Multi-level marketing has touched us all – whether it be purchasing beauty products, essential oils, or health supplements from a friend through social media, or receiving an invitation to join a team of seemingly successful people working their “side hustle.”  But multi-level marketing is now getting some additional multi-level attention, both in the media and in the court room.

With interest in documentaries on the rise throughout the pandemic, Amazon recently delivered with its four-part docu-series “LuLaRich.”  It follows the multi-level marketing company, LuLaRoe, which is known for its colorfully patterned clothing, messages of empowering women, and nearly $2 billion in purported sales in a single year.  But the docu-series also offers a glimpse at the dividing line between a multi-level marketing platform and a pyramid scheme, with the latter running afoul of the law.

Throughout its short existence, LuLaRoe has been no stranger to litigation.  Several class actions have been filed against it, including one with allegations that LuLaRoe’s leggings ripped as easily as wet toilet paper.  But most notable is a recent class action that was certified just last month by a Federal Court in Alaska. See, e.g., Katie Van et al. v. LLR Inc. dba LuLaRoe et al., No. 3:18-cv-00197, in the United States District Court for the District of Alaska.  The claims in Van allege that LuLaRoe charged sales tax on purchases to customers located in tax-free jurisdictions.  This was, allegedly, the result of a customized point-of-sale system that did not allow sales tax to be assessed based on the location to where the “retailer” (sales person) shipped the merchandise.  LuLaRoe addressed this by creating a “toggle switch” that allowed retailers to “turn off” the automatic tax charges and charge a different amount, including 0%.  However, some retailers used the toggle switch to override the collection of sales taxes on taxable transactions while others did not use the toggle switch to override sales taxes on transactions that were not taxable.  When LuLaRoe became aware of this, it allegedly disabled the toggle switch and asked retailers to leave the system’s sales tax box “checked,” while LuLaRoe developed a system that would compute and collect sales tax based on the address where the product was purchased and received.  The outcome: consumers in jurisdictions without sales tax (or no sales tax on clothing) were improperly billed for sales tax on their purchases, based on the taxes imposed by the retailer’s location, rather than the consumer’s location.  The certified class claim alleges LuLaRoe engaged in an unfair trade practice with the imposition of this non-existent sales tax.  And, while attempts at similar class actions against LuLaRoe have been made in the past, this class, with more than 10,000 potential class members, has now been certified.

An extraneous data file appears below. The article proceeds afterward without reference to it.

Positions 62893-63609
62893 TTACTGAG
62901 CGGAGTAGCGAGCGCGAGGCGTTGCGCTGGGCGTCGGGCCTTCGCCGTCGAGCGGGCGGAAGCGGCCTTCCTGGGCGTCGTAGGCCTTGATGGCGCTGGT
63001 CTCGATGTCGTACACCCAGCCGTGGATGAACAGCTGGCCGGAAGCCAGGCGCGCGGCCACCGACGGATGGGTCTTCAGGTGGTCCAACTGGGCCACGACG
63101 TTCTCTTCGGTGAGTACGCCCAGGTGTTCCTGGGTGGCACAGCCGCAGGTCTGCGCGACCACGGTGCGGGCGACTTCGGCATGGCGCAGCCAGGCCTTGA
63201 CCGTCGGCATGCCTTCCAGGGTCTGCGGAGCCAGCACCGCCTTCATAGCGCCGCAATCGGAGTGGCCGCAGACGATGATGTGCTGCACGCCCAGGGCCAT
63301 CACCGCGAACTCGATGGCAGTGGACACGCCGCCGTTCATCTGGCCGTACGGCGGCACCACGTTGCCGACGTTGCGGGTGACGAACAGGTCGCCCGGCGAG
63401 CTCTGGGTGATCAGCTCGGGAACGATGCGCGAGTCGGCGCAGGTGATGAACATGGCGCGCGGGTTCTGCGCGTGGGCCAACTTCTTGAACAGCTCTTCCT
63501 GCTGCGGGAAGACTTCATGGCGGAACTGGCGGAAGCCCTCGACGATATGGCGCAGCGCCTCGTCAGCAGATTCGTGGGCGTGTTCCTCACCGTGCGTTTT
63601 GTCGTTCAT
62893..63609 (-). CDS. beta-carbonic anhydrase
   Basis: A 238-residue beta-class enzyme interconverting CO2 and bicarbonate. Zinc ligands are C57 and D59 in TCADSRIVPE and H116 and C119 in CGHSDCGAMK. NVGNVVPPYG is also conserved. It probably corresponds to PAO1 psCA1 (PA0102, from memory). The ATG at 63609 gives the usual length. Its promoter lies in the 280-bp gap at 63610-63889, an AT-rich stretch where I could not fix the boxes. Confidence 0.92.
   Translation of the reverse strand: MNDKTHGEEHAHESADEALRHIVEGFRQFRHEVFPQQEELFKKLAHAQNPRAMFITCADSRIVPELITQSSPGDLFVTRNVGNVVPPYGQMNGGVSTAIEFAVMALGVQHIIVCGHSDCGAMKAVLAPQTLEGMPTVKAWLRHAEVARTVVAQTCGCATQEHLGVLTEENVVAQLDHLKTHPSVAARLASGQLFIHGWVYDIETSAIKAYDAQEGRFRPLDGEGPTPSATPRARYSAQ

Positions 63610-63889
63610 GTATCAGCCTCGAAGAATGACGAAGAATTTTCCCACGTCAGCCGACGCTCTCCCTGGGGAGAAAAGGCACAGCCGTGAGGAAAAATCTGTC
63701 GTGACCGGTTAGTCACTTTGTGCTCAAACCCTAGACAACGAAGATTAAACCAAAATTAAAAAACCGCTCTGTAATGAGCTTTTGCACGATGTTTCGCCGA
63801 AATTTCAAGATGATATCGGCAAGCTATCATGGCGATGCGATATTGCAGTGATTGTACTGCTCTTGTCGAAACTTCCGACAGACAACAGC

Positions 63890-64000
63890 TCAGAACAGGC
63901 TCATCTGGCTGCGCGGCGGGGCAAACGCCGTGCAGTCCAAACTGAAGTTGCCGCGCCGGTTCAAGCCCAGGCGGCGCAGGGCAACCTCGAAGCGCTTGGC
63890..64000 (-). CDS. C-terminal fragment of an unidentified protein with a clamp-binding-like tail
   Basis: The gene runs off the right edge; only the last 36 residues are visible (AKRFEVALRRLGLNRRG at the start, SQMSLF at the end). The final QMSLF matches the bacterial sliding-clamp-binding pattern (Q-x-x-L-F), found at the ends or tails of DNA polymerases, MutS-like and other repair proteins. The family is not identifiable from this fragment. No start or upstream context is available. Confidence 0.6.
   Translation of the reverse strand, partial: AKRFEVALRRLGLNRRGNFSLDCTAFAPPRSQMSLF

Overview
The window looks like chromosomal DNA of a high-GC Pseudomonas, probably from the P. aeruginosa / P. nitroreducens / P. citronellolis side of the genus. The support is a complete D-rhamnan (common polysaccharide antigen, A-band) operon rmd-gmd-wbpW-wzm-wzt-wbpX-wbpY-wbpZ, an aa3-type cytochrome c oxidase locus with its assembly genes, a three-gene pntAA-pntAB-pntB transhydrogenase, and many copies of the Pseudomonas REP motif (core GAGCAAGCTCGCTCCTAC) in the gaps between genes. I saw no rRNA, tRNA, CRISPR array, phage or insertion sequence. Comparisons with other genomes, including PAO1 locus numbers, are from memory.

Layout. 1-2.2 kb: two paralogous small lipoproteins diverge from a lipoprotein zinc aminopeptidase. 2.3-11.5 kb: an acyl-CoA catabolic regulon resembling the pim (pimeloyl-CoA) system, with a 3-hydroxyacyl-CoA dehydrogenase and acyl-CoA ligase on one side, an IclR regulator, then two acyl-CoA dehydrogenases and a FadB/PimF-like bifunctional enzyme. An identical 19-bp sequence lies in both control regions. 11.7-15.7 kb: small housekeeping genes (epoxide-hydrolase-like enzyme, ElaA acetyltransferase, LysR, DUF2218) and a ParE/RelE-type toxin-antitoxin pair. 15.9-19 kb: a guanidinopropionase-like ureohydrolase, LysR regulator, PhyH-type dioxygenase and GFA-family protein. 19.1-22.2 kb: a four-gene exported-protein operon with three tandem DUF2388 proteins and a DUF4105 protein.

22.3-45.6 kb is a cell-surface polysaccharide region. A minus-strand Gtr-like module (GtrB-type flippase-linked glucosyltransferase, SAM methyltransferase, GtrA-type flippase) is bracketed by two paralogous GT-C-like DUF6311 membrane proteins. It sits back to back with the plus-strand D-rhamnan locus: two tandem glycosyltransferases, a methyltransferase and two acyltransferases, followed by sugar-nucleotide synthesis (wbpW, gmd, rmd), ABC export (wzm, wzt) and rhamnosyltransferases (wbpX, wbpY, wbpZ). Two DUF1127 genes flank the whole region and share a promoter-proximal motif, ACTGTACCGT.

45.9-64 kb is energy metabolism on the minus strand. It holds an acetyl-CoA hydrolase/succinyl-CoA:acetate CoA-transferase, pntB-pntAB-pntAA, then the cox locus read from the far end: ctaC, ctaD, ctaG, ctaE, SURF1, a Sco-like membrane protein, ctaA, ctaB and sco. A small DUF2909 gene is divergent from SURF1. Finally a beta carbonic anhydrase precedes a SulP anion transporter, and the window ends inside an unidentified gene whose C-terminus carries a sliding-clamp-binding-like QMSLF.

With so many sales happening through social media controlled by individual retailers, multi-level marketing entities must address unique challenges, including the calculation and imposition of sales tax, especially when customers are located in different states (or even different countries) than their sales person, as was the case in Van.  Having the requisite resources – whether that be through staffing or usable technology and software – can be challenging when trying to keep up with the quick growth that often comes with multi-level marketing.  Additionally, a multi-level marketing entity’s approach to organizational structure, recruiting, compensation, and manufacturing warrants detailed attention and familiarity with state and federal law.

LuLaRoe’s story, while colorful and seemingly worthy of a hit docu-series, highlights the need to carefully navigate legal issues when operating or becoming involved with a multi-level marketing entity.  The potential for legal snags may be hidden in the seams.  And it’s never worth becoming too big for your (brightly patterned) britches when it comes to the law.